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Recode Daily: Amazon employees ask their company to address climate change

Plus: The problem with capitalism, the problem with Big Tech, and the problem with Tesla.

An Amazon Prime tractor trailer truck with the text, “There’s more to Prime. A truckload more.”
Transportation is the top producer of carbon dioxide emissions in the US.
Smith Collection / Gado / Getty Images

Amazon employees speak up about climate change, but fail to win. Amazon stockholders voted down a proposal on Wednesday that asked CEO Jeff Bezos to consider ways to reduce the company’s carbon footprint. It’s the latest attempt by tech employees to hold their employers accountable, but this one didn’t work — despite having more than 7,500 Amazon workers’ signatures. “For a company the size of Amazon, there just can’t be a program here and there [on climate], it can’t be a patchwork of solutions that are happening in the different businesses that Amazon is involved in,” one Amazon employee told Recode. “It has to be a priority at the top.” That didn’t happen.
[Emily Stewart and Alexia Fernandez Campbell / Vox]

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What if the problem with capitalism is the problem with the stock market? That’s the intriguing idea at the core of America’s new stock exchange, which will be called the Long-Term Stock Exchange. Who knows if it’ll actually take off, but the man behind the competitor to the Nasdaq and the New York Stock Exchange has some interesting ideas that speak to any company preparing to go public. How can a company recruit long-term shareholders? How can long-term shareholders keep a founder on track? And is there a way for short-sellers and activist investors to be kept in check?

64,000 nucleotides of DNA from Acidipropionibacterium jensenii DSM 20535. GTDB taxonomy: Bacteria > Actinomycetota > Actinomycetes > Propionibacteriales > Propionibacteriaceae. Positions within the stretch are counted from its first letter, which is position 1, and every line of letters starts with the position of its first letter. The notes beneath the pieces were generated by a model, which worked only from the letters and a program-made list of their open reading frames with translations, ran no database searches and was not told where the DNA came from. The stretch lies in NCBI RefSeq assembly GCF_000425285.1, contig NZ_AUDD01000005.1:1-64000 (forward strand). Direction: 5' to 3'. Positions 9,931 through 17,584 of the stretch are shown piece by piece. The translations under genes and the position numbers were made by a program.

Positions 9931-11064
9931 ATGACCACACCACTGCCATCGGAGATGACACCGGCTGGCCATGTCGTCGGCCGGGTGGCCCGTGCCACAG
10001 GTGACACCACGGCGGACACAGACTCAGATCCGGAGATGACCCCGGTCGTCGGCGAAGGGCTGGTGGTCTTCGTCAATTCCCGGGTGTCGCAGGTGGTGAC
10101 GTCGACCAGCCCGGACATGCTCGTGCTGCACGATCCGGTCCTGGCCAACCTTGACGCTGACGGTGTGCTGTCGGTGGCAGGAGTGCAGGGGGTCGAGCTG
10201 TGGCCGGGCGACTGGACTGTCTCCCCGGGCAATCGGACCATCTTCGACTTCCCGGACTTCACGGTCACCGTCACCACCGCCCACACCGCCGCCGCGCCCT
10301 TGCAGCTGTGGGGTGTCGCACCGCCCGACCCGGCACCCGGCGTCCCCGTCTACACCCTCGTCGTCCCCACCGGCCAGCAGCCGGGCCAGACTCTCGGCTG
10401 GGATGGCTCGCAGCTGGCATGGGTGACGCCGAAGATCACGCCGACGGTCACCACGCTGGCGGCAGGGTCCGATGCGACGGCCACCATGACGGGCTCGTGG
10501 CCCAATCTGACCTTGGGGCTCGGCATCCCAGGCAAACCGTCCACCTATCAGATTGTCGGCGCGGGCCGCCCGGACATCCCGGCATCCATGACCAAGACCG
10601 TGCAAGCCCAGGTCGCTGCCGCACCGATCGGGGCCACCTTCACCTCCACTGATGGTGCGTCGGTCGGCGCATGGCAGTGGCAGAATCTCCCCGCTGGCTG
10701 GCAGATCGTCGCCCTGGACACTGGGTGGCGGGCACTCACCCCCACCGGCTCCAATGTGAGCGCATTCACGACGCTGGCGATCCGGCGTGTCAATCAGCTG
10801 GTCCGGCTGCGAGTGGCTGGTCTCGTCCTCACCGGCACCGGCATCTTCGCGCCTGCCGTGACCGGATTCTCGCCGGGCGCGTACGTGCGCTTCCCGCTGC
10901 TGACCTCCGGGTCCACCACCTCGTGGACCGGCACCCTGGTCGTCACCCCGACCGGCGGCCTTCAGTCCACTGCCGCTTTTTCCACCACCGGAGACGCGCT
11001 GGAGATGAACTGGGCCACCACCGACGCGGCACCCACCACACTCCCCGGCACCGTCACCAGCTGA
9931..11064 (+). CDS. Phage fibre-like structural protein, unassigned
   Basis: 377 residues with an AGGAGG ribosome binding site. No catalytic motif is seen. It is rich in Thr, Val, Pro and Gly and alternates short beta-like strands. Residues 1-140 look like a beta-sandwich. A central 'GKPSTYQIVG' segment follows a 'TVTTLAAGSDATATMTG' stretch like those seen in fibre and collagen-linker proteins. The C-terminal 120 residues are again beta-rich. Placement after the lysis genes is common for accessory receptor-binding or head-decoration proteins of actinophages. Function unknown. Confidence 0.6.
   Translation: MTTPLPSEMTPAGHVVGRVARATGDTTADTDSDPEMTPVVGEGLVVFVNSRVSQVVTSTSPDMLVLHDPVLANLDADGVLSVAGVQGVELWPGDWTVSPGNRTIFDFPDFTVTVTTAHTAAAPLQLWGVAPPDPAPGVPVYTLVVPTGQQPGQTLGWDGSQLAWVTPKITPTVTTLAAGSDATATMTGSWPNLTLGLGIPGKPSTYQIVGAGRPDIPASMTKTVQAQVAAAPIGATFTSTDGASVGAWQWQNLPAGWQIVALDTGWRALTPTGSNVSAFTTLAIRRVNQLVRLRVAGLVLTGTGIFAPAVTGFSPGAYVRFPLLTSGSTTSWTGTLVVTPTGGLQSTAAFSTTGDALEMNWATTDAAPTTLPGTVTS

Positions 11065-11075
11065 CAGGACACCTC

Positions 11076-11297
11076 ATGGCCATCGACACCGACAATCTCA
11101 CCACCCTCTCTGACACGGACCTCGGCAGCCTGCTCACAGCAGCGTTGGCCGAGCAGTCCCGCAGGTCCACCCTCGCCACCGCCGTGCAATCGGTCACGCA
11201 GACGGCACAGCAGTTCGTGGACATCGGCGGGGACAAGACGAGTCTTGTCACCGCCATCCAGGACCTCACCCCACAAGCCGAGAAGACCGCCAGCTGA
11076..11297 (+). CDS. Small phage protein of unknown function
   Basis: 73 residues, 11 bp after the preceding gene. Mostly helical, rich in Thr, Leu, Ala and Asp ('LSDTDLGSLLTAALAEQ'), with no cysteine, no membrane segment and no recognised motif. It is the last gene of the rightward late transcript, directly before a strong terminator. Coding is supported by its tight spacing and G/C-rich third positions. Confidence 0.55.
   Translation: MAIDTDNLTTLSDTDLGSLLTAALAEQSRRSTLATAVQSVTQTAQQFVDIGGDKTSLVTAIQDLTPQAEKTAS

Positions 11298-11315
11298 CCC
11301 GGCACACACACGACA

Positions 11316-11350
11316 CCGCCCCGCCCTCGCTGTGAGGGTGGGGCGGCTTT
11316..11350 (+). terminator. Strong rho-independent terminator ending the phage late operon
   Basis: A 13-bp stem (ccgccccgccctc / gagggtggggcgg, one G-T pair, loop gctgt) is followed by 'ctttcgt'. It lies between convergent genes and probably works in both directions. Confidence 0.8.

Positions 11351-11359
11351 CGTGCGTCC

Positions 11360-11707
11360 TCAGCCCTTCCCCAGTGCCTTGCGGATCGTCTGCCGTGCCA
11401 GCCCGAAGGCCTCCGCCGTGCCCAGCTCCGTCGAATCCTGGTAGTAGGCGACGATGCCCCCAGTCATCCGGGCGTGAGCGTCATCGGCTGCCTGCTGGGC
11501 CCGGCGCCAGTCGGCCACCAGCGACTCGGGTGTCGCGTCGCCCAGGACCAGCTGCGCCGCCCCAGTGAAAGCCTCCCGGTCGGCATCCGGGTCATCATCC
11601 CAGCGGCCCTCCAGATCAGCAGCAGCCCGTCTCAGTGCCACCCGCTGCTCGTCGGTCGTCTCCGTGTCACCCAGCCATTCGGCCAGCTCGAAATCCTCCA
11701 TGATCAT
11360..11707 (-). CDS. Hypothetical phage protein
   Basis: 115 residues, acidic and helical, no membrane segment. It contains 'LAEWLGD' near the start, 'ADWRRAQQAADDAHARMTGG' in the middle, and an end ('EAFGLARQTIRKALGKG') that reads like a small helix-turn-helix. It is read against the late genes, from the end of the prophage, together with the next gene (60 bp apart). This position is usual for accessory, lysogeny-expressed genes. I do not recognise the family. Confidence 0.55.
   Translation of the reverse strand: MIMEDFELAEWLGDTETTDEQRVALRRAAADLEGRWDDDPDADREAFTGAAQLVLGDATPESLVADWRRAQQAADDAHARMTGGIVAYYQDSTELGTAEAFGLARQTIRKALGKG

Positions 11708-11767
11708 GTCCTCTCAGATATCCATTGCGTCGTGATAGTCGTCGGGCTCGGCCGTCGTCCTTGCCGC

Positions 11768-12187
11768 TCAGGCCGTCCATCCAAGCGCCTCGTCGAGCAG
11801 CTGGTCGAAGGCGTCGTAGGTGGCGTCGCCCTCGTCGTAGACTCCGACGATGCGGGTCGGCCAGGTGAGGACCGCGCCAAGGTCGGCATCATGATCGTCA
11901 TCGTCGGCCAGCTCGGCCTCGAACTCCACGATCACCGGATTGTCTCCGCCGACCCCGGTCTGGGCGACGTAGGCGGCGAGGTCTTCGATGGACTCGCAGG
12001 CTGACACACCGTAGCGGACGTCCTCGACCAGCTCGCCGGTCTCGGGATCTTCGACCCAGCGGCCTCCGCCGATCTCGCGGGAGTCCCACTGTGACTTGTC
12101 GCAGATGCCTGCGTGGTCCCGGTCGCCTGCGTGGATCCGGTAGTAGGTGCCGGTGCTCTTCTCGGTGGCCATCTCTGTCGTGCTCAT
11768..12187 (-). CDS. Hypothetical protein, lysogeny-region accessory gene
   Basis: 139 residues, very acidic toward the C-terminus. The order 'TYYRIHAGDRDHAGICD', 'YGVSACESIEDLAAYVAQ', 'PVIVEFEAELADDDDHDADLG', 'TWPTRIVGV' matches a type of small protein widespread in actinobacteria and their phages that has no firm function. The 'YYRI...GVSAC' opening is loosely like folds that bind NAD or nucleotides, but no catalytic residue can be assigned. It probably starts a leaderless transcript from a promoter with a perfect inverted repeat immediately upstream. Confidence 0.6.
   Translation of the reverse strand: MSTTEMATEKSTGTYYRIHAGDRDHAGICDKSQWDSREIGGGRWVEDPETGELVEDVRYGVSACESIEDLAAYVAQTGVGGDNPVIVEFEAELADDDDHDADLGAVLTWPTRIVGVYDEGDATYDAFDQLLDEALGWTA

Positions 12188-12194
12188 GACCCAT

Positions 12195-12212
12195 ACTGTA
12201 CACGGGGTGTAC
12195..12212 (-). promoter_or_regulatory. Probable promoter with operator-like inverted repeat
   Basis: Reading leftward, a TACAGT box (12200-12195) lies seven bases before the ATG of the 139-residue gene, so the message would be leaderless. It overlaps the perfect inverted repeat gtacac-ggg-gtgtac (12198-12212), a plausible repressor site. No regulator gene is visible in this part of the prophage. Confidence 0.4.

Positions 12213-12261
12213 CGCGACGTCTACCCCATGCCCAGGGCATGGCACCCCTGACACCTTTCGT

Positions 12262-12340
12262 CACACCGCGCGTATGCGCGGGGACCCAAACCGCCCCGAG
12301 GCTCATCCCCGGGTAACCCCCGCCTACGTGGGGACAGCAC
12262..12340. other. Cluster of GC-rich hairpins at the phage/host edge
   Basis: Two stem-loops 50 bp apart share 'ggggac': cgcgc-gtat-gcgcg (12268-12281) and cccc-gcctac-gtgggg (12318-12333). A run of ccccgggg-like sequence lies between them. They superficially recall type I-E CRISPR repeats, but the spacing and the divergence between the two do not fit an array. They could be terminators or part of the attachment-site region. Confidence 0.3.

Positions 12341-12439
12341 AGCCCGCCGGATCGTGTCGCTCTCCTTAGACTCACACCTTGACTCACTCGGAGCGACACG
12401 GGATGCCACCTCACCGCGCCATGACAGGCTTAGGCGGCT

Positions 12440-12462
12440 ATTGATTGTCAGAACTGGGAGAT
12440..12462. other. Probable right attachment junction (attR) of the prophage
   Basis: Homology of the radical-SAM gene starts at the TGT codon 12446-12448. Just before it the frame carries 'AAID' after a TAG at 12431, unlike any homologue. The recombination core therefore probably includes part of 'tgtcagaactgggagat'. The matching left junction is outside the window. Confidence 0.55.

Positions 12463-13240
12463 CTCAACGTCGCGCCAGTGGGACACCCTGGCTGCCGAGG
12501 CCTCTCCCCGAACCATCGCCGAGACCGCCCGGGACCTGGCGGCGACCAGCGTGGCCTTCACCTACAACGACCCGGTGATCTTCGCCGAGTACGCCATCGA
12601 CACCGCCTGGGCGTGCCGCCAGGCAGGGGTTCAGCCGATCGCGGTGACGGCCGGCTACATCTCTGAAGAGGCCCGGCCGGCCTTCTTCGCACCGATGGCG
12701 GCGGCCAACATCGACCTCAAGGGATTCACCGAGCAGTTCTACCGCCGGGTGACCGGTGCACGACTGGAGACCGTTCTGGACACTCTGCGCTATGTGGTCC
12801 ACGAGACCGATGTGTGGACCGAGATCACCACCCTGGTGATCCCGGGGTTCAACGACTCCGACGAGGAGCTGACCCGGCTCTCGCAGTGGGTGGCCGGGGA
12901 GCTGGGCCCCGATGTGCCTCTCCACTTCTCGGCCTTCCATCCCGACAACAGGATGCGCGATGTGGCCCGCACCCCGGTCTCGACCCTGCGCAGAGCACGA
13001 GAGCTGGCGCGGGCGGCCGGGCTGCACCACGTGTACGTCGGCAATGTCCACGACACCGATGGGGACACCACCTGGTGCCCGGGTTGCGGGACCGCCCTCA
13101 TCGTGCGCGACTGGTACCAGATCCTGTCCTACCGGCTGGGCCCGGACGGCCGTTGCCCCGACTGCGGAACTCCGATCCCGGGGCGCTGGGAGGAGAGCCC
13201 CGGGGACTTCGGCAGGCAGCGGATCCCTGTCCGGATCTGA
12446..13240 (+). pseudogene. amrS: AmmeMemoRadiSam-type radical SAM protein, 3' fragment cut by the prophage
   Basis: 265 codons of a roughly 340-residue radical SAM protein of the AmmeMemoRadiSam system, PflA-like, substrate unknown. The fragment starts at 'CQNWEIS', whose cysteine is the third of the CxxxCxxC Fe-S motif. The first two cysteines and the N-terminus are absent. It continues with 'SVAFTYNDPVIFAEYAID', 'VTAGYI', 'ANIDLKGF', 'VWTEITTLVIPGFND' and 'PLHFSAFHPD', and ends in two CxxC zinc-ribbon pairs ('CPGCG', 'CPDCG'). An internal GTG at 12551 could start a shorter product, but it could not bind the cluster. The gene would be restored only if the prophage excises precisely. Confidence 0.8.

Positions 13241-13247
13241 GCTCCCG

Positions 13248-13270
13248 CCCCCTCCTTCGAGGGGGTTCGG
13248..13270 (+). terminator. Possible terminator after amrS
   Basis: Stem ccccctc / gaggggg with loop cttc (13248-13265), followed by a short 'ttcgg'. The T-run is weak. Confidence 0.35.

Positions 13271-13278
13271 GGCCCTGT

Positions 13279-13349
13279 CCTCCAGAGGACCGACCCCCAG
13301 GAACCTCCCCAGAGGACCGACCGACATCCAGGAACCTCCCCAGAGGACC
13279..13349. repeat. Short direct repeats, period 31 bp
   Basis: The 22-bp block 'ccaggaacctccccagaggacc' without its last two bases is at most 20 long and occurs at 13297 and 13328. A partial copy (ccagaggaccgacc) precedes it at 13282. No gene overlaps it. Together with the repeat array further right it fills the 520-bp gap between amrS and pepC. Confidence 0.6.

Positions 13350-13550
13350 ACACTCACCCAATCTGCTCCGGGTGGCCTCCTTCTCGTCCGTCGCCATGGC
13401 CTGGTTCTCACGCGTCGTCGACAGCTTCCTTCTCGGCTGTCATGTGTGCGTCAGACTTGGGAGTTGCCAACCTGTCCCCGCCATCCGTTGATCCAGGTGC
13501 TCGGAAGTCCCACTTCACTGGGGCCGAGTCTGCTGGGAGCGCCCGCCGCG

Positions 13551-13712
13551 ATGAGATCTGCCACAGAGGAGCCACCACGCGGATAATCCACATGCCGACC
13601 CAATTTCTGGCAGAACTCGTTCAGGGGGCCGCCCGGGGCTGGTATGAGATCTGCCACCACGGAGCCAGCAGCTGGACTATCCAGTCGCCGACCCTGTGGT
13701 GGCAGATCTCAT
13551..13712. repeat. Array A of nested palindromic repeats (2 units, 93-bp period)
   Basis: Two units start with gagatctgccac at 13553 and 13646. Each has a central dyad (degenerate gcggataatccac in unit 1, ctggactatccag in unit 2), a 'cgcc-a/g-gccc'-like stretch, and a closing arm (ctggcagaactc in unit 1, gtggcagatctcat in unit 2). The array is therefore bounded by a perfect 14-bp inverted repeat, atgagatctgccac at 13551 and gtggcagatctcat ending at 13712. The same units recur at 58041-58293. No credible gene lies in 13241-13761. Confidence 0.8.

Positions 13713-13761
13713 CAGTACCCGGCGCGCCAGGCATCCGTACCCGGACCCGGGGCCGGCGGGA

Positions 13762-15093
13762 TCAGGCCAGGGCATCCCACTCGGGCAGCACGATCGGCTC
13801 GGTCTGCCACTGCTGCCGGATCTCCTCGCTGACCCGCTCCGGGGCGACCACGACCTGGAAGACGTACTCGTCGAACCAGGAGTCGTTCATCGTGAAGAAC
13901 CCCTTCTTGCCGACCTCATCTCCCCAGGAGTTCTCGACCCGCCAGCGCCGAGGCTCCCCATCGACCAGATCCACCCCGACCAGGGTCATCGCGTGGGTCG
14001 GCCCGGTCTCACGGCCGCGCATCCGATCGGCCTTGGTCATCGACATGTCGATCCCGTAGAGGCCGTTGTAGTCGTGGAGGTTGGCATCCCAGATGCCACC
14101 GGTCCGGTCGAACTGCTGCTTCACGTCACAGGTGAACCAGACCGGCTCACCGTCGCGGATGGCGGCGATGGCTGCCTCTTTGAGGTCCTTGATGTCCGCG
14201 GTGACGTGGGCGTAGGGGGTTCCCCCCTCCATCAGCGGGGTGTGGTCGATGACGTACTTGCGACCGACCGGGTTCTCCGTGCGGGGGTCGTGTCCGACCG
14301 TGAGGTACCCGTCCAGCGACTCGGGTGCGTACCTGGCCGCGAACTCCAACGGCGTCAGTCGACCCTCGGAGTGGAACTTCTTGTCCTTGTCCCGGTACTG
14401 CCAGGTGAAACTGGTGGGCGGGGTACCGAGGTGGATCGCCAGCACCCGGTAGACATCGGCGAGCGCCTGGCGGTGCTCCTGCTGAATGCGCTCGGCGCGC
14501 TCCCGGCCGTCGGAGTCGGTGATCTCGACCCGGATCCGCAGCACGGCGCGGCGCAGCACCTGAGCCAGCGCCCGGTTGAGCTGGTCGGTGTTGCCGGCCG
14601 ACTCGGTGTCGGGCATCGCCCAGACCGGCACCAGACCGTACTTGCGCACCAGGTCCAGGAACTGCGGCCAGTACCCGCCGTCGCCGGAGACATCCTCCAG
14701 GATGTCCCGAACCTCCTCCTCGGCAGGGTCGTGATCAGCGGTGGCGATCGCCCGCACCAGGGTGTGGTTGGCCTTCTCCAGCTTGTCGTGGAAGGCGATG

[Theodore Schleifer / Recode]

Josh Hawley is one of the most interesting and aggressive Republican critics of Big Tech. The new Republican senator from Missouri was equally loud when he was the state’s Attorney General, but he’s positioned himself on Capitol Hill as one of the biggest antagonists of Facebook and Google. And in a new op-ed in USA Today, here’s what he has to say: “Maybe social media’s innovations do our country more harm than good. Maybe social media is best understood as a parasite on productive investment, on meaningful relationships, on a healthy society,” Hawley writes. “Maybe we’d be better off if Facebook disappeared.”
[Josh Hawley / USA Today]

Tesla could sink as low as $10 a share. That’s the provocative assertion of a Morgan Stanley analyst who on a private — and leaked — phone call with investors on Wednesday predicted dire times for Elon Musk Inc. Adam Jonas of the investment bank giant once said Tesla could be worth as much as $379 a share, almost double its current price. But Tesla has been dropping like a stone over the last six months, and Jonas went as far as to call it a “restructuring story” as opposed to a “growth story,” as he once considered the carmaker. For what it’s worth, Musk has yet to tweet about the Wall Street dis.
[Dana Hull / Bloomberg]

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